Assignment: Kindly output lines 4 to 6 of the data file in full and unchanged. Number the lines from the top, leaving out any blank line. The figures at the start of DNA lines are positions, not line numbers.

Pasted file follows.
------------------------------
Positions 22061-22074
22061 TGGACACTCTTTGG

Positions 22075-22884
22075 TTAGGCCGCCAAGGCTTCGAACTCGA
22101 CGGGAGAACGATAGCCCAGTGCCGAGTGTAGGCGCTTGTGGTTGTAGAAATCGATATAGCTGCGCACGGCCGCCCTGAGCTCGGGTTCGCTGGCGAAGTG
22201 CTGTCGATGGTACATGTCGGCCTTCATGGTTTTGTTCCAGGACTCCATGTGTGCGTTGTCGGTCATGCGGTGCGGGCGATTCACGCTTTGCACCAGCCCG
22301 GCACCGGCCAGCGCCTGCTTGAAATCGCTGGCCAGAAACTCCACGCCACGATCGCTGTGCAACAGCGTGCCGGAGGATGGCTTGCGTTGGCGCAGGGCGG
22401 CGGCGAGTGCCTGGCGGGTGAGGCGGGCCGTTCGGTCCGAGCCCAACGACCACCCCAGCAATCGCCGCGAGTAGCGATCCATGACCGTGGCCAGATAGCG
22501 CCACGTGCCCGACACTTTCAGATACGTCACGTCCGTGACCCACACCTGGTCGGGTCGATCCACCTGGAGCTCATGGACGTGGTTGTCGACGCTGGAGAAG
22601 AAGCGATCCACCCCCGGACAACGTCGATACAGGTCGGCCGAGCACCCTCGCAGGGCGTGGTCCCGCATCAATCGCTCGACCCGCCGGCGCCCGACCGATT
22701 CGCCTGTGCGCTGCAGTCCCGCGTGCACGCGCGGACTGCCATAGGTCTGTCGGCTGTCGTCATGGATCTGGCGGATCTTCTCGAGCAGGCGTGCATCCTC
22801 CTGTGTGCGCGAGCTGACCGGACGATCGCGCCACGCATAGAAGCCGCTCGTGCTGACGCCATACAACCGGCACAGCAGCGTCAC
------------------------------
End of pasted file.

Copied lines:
22075 TTAGGCCGCCAAGGCTTCGAACTCGA
22101 CGGGAGAACGATAGCCCAGTGCCGAGTGTAGGCGCTTGTGGTTGTAGAAATCGATATAGCTGCGCACGGCCGCCCTGAGCTCGGGTTCGCTGGCGAAGTG
22201 CTGTCGATGGTACATGTCGGCCTTCATGGTTTTGTTCCAGGACTCCATGTGTGCGTTGTCGGTCATGCGGTGCGGGCGATTCACGCTTTGCACCAGCCCG